All posts tagged “Round”

ListenUp: Kali Uchis: Ridin Round

Kali Uchis: Ridin Round


Don’t be fooled by the way Colombian native Kali Uchis sweetly sings her rhymes. “Baby understand—I don’t need a man. Fuck me over, I’ll fuck you worse and take off to Japan,” the LA-based songwriter coos in the track “Ridin Round.” While comparisons……

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Cool Hunting

Font of the day: Hanken Round

Read more about Font of the day: Hanken Round at CreativeBloq.com


Here at Creative Bloq, we’re big fans of typography and we’re constantly on the hunt for new and exciting typefaces – especially




Creative Bloq

Creating Round, Flat and Flip-Style CSS Toggle Switches


In this tutorial, we show how to easily create some fantastic round, flat and flip-style CSS toggle switches. We’ll be using pure CSS to create some toggle switches, adding a neat user experience to checkbox functionality.

The Reasoning

Often times, we find ourselves needing users to check/uncheck a checkbox to signify a yes/no answer to some question or statement. We set up a label, a checkbox input type, and fetch the boolean value after form submission to see if the user has left the box checked or unchecked. We’re all aware what default checkbox styling looks like, and there’s no pure CSS way to style a checkbox. It’s an element who’s style is managed separately by each browser engine. Wouldn’t it be nice to have a smoother interface, like we see in mobile apps sometimes?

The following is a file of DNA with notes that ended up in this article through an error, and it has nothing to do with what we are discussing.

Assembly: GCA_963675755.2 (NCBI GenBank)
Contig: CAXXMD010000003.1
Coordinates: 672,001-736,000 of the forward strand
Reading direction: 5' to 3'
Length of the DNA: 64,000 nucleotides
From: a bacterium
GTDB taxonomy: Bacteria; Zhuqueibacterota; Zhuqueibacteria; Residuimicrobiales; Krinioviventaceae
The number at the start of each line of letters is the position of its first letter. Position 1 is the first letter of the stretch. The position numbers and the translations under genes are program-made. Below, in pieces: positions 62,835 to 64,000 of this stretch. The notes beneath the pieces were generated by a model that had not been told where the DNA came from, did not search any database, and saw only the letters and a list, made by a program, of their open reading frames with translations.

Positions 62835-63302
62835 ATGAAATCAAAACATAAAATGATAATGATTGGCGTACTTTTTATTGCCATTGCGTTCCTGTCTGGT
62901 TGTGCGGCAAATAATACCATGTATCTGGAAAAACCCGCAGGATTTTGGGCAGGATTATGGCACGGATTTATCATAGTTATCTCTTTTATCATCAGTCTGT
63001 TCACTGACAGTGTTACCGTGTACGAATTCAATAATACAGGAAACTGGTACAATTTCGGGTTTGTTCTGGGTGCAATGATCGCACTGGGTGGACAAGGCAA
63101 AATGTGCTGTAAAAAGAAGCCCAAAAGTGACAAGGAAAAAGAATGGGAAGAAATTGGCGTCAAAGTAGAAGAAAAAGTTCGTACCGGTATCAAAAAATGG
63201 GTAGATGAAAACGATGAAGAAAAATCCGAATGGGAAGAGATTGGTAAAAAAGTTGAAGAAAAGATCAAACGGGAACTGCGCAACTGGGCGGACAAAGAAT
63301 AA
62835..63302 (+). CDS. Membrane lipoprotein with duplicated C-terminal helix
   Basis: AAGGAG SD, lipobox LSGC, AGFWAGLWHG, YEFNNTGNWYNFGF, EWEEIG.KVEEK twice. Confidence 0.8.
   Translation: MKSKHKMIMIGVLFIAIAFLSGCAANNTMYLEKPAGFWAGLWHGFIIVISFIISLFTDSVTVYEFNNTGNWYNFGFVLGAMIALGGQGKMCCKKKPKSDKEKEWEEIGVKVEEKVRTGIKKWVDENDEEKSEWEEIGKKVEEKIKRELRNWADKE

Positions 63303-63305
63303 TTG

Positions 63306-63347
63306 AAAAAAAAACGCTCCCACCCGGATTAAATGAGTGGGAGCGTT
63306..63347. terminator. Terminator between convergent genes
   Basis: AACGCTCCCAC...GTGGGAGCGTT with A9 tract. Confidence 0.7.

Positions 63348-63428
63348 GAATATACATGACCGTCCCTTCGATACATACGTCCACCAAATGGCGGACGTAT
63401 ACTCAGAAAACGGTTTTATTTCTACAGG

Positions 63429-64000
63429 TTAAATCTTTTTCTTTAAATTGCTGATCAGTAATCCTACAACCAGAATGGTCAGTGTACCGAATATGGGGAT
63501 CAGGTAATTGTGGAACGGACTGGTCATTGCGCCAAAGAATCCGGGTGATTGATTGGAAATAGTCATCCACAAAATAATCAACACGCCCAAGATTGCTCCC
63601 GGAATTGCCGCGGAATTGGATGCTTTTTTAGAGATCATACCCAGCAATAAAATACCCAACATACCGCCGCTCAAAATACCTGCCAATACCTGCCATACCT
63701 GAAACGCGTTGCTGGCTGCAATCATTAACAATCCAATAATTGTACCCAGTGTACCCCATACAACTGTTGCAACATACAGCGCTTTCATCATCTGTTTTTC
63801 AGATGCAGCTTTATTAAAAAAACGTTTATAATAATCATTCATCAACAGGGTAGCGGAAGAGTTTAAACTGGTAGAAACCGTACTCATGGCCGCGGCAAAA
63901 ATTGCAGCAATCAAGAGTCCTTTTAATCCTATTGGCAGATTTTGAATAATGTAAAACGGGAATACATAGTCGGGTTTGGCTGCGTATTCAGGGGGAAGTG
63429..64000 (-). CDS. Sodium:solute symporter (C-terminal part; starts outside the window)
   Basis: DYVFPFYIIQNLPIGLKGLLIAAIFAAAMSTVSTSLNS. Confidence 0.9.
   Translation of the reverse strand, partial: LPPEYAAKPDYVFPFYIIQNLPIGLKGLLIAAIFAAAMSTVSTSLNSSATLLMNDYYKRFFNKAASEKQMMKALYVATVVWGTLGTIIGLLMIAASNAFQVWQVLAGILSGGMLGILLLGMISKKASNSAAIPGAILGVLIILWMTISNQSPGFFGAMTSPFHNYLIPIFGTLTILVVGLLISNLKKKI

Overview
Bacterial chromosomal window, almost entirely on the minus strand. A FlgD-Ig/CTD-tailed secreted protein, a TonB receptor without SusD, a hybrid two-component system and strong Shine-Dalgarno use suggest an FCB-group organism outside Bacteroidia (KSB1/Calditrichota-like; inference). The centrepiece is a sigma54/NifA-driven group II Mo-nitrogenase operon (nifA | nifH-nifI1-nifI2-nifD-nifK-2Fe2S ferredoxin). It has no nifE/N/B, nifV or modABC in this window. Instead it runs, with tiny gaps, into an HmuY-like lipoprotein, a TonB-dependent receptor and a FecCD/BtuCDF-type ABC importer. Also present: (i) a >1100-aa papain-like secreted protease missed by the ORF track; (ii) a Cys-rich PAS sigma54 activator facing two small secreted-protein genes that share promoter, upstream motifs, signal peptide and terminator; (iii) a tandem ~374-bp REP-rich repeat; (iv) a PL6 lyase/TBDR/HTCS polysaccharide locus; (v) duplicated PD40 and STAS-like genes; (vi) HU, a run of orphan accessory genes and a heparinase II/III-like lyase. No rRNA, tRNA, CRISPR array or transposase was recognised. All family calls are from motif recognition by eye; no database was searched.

But wait! A little CSS trickery can solve that for us, and by combining the :checked, :before, and :after pseudo classes to our checkbox input, we can achieve some beautiful toggle-type switches with smooth transitioning effects. No black magic…just pure CSS beauty. Let’s get started.

Laying The Foundations

The HTML is nothing we haven’t seen before. It’s a standard checkbox input with a corresponding label. Each of these label/input combinations are wrapped inside a div. I gave mine a class of switch. I’m going to demonstrate 3 different styles:

  1. Round style toggle (similar to iOS toggle switches)
  2. Round style with a flat finish
  3. Yes/no flip style switch

Each style will be targeted by a class that is attached to the input element. Labels will be targeted using the input + label selector targeting, and so they don’t need class names of their own. And now, let’s look at the HTML:

<div class="switch">
  <input id="cmn-toggle-1" class="cmn-toggle cmn-toggle-round" type="checkbox">
  <label for="cmn-toggle-1"></label>
</div>
 
<div class="switch">
  <input id="cmn-toggle-4" class="cmn-toggle cmn-toggle-round-flat" type="checkbox">
  <label for="cmn-toggle-4"></label>
</div>
 
<div class="switch">
  <input id="cmn-toggle-7" class="cmn-toggle cmn-toggle-yes-no" type="checkbox">
  <label for="cmn-toggle-7" data-on="Yes" data-off="No"></label>
</div>

Nothing major there. For the CSS, we want the actual checkbox to be hidden way off screen and out of sight. The label is where we’ll actually do all the styling. It’s convenient, because clicking on the label will actually “check” or “uncheck” the checkbox. Here’s the CSS that we’ll be implementing for all toggle switches: